Authors: Carlos Sabatino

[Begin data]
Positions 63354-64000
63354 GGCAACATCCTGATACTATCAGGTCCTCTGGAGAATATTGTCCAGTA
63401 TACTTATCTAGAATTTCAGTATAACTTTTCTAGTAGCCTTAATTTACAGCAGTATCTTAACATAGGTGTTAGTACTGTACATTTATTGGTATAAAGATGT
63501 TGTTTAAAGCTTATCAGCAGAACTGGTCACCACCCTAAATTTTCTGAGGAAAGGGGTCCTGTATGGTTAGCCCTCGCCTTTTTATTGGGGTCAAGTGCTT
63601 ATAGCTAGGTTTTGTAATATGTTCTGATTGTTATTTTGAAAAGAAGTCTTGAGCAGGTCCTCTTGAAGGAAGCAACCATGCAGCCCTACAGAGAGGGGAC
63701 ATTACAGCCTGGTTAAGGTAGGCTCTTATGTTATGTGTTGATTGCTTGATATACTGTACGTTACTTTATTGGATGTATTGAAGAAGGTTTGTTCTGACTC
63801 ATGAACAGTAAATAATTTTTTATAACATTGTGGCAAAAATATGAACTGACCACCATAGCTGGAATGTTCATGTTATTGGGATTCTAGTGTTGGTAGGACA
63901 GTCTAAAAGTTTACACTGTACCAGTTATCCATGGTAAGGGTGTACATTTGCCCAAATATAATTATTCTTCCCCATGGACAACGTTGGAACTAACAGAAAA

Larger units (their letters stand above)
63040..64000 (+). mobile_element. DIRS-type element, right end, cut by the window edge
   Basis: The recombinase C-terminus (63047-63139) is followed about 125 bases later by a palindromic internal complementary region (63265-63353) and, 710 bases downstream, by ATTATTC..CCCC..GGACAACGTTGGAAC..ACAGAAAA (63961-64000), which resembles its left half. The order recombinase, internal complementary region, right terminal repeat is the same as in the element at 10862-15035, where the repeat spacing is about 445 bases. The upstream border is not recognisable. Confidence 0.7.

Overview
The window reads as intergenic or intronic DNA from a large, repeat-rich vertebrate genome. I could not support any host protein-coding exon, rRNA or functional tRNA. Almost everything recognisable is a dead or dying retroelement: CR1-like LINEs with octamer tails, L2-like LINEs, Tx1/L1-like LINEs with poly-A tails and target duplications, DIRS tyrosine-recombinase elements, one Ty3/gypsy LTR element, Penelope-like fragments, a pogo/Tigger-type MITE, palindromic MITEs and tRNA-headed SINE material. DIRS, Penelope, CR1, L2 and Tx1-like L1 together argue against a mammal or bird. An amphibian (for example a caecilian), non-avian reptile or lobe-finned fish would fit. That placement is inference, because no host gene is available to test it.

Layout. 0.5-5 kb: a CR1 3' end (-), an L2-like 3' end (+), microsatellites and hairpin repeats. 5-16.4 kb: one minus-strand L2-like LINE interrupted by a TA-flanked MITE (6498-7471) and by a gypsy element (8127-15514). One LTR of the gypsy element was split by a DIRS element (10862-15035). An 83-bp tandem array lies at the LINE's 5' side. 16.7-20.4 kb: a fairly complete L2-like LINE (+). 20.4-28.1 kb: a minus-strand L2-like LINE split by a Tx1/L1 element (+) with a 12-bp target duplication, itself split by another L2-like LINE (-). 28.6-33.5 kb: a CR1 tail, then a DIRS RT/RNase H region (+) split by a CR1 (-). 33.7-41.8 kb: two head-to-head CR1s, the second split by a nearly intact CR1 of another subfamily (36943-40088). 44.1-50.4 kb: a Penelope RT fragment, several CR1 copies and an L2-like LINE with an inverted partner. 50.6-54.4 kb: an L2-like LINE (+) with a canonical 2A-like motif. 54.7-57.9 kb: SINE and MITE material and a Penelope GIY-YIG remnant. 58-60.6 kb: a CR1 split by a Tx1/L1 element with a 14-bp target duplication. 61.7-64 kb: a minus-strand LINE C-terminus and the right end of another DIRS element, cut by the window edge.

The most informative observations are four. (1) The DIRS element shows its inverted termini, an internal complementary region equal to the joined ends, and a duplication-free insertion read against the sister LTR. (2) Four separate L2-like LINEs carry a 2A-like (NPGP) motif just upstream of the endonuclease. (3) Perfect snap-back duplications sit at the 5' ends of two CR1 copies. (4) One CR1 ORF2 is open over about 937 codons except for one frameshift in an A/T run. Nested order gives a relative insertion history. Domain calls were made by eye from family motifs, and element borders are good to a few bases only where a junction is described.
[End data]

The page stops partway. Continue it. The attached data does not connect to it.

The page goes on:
At the turn of the 21st century, only 30 percent of Latin American citizens had access to the Internet. In recent years (as of 2017), this number has doubled to 62 percent, but the gains are unevenly distributed (ITU 2015). The region still lags Europe and North America in network speeds and full mobile access. Digitally connecting the hemisphere remains one of the key challenges for Latin America to fully leverage the potential of information and communication technology (ICT) to boost productivity and enhance government efficiency. The nation of Uruguay is a notable outlier in these regional trends. In the early 2000s, the government recognized the economic and social gains from a web-connected citizenry and devised a far-reaching plan to improve the country’s mobile and Internet infrastructure. At the time, only 10 percent of Uruguay’s population had access to the web, and broadband speeds were much slower than in developed countries. As a small country, heavily dependent on exports of beef and agricultural goods, Uruguay saw digital connectivity as an opportunity to speed up its economic development and modernize its engagement with everyday citizens through e-government services.

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